Thursday, October 6, 2011

Paradox of Choice

I was very very interested in 'the paradox of choice' which was referenced in class, because I absolutely suffer from this phenomenon; the idea that the more choices we are given, the more dissatisfied we become.  When you are only given one or two options, the result may not be ideal, but at least you can find satisfaction that this is the provider’s fault and not your own.  But when you have a million choices, suddenly you are stuck with the responsibility if something is not perfect, because you are the one who chose that item!  I find this when I go grocery shopping, and most specifically in the salad dressing isle.  Who would have thought something as innocent as salad dressing could possibly give me so much grief?  But the number of options makes picking out salad dressing a truly stressful experience for me!  Not only do I have to consider the flavor of salad dressing I want, but I have to deal with sorting through the varying prices, calorie count, brand name…all in all making this an extremely stressful isle. 

I also notice this when I go out to a restaurant.  I take absolutely forever with my menu because if I am going to be spending a lot of money on a meal, I want to be fully satisfied that I got what I actually wanted.  I often leave restaurants feeling disappointed in my decision, and not because the food wasn’t delicious!  I am the absolute opposite of a picky eater; but if I have the notion that there could have been something else that I would have enjoyed more in that moment, it makes it difficult to ever grasp perfect satisfaction?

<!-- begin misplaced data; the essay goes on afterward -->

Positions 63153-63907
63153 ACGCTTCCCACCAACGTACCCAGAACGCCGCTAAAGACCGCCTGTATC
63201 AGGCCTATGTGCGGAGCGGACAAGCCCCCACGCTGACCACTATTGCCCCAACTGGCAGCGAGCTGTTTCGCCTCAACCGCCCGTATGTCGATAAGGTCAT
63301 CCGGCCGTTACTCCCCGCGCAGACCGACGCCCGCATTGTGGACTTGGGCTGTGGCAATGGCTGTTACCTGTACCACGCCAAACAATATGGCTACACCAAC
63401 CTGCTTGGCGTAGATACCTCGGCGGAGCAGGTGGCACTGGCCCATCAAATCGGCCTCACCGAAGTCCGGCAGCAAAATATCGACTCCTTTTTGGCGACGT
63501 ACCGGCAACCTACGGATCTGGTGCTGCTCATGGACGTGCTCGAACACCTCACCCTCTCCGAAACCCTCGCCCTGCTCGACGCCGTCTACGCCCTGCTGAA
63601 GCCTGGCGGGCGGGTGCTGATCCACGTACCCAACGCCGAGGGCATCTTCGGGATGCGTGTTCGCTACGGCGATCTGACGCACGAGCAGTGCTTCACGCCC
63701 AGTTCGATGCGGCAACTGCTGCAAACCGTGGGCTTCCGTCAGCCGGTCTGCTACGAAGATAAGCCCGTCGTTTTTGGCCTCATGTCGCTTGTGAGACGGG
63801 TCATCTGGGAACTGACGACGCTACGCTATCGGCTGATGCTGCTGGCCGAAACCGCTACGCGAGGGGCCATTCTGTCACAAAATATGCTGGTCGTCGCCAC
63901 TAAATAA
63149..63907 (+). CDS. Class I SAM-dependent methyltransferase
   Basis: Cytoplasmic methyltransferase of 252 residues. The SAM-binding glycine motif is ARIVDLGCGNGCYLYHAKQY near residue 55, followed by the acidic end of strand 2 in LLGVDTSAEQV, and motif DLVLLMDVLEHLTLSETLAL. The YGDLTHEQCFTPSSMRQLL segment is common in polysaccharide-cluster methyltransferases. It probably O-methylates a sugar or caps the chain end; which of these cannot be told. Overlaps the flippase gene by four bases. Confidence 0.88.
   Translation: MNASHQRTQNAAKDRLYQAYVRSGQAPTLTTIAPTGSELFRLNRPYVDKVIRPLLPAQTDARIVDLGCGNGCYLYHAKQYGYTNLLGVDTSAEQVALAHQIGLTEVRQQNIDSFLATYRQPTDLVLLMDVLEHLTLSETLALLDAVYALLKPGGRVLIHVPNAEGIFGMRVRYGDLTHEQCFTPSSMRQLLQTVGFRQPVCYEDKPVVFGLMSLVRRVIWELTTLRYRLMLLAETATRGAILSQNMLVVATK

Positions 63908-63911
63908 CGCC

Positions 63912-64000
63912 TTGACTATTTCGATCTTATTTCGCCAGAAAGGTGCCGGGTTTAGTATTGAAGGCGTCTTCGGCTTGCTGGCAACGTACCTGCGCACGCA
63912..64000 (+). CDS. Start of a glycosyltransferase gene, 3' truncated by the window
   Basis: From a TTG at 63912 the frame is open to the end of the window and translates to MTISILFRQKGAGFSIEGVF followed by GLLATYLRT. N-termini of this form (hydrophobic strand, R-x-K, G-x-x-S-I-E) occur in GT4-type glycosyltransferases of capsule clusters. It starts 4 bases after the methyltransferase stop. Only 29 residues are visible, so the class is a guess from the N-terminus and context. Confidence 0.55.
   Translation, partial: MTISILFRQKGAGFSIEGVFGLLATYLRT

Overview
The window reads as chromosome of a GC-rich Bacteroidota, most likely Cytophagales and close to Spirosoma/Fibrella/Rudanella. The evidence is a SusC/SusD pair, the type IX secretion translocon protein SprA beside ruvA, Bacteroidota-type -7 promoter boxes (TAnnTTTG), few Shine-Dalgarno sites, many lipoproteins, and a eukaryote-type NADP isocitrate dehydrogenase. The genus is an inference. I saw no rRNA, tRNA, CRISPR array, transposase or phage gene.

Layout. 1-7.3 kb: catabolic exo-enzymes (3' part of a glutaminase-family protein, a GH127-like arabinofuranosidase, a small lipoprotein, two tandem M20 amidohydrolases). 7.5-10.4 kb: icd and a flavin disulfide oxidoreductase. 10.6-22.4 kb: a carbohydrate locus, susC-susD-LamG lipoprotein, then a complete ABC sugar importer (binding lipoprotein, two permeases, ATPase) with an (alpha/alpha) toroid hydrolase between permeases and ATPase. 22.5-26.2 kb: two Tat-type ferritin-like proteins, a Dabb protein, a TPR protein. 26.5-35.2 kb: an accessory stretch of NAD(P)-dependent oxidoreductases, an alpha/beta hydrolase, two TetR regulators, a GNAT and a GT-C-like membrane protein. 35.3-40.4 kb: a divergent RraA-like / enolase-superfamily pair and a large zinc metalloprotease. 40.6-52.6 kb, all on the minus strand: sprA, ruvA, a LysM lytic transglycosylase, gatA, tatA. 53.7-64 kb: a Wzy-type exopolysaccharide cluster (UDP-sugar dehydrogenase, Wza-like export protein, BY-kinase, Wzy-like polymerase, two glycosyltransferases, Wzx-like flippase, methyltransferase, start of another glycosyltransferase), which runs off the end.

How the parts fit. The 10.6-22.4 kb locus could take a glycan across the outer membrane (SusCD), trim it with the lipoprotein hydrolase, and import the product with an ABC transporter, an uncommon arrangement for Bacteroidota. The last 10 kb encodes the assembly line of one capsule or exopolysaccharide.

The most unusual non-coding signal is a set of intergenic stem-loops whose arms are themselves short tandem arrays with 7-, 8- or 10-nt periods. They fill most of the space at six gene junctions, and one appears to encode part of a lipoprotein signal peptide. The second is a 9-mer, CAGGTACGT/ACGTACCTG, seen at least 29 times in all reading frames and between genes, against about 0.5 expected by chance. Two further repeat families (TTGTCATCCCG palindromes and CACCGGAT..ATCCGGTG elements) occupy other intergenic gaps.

I think that libraries encounter this problem with the sheer volume of books available.  I sometimes get overwhelmed when going into the library because I always think- my favorite book in the world could be right there- the book to change my life.  Yet I don't know which one it is so I am missing out!  I really don’t like reading a book I don't love because it feels like wasted time- and what’s worse its wasted time that is my fault because I made the decision of what to do with that time.  I can deal with wasted time because of unforeseen circumstances like a flat tire or waiting in a doctor’s office because that time is not up to me.  But when I do get free time- I want to make the most of it.  That’s why I think reader’s advisories are so important in libraries.  People want to be pointed in the right direction towards a good book to take some of the pressure off making that decision themselves.  I find that for many people (of course, not all) it leads to greater satisfaction.  As for me, my stack of ‘to-read’ books by my bed has all been recommended to me, and that works perfectly well for me!

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